To make the connection with the different stages of developments in technology, I started to bring the many devices I collected, and we improvised with those devices, testing what kind of movement and interaction each device can generate. When it came to some of the old devices it was interesting to notice that the dancers never used any of those before – such as a VCR, a typewriter a fax machine or a cassette player. The dancers are from the generation of new technology and born into the age of cell phones. The playfulness of the dancers becoming familiar with those devices as well as learning the functionality of each device generated many possibilities of movement and explorations.


Dancer Maclean Frey talks about his interaction with the old technology:

Throughout the process of the development of your work, I was able to think about the evolution of technology in a way in which I haven't thought before. My family, until recently, had always stored our old useless technology in the basement for no reason, and I had never really questioned it. The idea of taking something old and pointless and to and give it a new meaning was fascinating to me. We are all so quick to disregard anything once its deemed useless in our lives, and I believe the idea of not writing things off so quickly is something that I will take with me from this project.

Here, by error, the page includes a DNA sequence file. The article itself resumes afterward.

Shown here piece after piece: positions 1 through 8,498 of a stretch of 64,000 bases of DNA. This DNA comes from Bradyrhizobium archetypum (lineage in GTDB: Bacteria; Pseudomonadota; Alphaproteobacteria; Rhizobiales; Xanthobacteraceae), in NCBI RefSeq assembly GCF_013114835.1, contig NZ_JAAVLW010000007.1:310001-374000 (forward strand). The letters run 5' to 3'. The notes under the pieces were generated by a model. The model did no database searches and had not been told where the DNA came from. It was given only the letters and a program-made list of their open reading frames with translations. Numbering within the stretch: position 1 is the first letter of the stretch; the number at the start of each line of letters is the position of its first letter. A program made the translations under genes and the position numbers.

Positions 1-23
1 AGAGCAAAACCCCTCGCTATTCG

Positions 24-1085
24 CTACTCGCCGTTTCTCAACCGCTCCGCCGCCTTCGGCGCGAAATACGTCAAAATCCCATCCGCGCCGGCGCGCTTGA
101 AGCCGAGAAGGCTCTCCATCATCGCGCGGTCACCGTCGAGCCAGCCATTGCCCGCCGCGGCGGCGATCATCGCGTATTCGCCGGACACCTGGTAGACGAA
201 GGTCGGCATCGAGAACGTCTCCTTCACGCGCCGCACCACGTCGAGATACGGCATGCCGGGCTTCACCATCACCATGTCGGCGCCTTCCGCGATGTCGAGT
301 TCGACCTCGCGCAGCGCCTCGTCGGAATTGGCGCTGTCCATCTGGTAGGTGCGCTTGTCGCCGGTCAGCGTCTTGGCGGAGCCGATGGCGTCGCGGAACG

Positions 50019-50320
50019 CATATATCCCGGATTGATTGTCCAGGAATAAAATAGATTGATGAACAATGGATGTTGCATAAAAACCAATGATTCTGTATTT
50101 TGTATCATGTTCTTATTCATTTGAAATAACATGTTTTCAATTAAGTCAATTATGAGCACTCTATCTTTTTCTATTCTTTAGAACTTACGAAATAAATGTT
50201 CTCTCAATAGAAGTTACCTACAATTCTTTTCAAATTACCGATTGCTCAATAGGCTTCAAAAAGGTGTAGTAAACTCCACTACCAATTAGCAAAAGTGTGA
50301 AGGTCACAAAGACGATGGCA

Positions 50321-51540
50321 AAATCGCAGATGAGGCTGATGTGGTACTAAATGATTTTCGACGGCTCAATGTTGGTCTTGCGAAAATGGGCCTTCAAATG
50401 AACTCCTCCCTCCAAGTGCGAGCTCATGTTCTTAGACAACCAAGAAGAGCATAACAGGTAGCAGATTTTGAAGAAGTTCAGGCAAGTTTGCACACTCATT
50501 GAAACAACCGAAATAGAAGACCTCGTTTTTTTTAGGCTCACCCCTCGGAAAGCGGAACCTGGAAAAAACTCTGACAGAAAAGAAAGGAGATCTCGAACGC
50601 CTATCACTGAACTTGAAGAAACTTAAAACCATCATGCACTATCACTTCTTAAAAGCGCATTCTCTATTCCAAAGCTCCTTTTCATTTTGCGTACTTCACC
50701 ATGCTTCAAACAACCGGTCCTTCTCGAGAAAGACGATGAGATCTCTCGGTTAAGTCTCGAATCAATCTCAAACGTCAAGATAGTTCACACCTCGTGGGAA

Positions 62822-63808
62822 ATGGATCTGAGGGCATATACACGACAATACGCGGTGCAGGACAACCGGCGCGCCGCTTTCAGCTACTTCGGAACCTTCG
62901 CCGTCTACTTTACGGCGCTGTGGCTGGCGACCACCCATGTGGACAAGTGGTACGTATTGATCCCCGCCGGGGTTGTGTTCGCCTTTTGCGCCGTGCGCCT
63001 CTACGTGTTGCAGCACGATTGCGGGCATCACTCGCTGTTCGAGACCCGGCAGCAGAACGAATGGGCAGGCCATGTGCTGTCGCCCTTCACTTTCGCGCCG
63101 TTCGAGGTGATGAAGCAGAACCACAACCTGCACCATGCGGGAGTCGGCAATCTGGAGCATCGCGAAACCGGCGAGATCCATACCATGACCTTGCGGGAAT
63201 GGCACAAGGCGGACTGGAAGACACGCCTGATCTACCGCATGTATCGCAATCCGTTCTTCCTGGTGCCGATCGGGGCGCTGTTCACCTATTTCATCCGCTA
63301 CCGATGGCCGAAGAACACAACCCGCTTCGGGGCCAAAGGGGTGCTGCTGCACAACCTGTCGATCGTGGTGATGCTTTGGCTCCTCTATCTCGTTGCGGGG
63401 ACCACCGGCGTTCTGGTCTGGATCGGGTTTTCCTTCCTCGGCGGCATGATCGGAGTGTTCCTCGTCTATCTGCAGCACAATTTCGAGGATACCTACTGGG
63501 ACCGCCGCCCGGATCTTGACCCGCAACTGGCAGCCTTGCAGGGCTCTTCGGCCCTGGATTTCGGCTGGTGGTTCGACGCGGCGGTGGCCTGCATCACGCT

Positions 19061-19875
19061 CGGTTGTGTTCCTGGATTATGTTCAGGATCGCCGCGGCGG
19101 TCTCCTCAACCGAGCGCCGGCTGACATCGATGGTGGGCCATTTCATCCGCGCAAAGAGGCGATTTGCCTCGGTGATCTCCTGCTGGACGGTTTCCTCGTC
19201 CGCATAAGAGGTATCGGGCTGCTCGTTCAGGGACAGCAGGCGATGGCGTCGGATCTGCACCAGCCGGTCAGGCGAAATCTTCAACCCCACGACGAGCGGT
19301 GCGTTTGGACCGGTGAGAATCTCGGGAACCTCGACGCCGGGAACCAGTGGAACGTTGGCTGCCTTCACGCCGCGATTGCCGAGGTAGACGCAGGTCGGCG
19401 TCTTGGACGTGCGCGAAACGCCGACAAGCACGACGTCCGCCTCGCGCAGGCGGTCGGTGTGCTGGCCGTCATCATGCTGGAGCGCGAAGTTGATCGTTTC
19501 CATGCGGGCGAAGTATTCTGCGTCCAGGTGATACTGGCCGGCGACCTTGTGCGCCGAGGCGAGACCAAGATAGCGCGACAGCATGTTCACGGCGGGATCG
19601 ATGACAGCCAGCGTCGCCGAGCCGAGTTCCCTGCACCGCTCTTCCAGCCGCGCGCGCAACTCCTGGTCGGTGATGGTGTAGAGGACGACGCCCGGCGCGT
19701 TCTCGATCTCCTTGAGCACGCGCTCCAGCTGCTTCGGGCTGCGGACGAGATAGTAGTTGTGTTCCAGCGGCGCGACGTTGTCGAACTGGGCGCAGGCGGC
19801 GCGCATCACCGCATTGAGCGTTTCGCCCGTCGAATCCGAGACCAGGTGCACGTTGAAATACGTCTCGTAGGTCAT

Each performer created a solo in which they dance with their personal smart phone. We explored dancing these solos with and without the device which created a sense of absence and anxiety when the device was gone, the movement material was fascinating. We also explored dancing this material while using the various functions of the phone  – texting, talking, listening to music, watching a video etc.

I also directed the performers to explore how they relate to each other if they were multi-tasking.  We tried dancing and improvising while texting each other, calling on facetime and taking selfies. This created movement that showed our obsession for attention - on social media and/or with each other.

We had a collection of words that were a starting point to generate different qualities of movements and tasks such as – Interrupted, short circuit, quest, plan, striving, target, abrupt, sluggish, precise, calculated, organized, measure, procrastination, avoidance, realization, direction, evaluate and many more In some rehearsals I texted these words to the dancers and each had to respond in their dancing to the word, in any which way they liked.


We also worked on engaging in intimately.  With all devices put aside we practiced telling each other stories about ourselves that revel something from our life. The idea was to share intimacy with each other in the simplest way – a conversation. Interestingly enough, this was a hard challenge for the dancers. Without the ability to hide behind any device or with movement, the simplest way of communication felt very vulnerable to all. We also practiced seating in silence with each other and slowly it became more and more comfortable and the dancers felt they could open up to each other to share some stories but also to share their silence.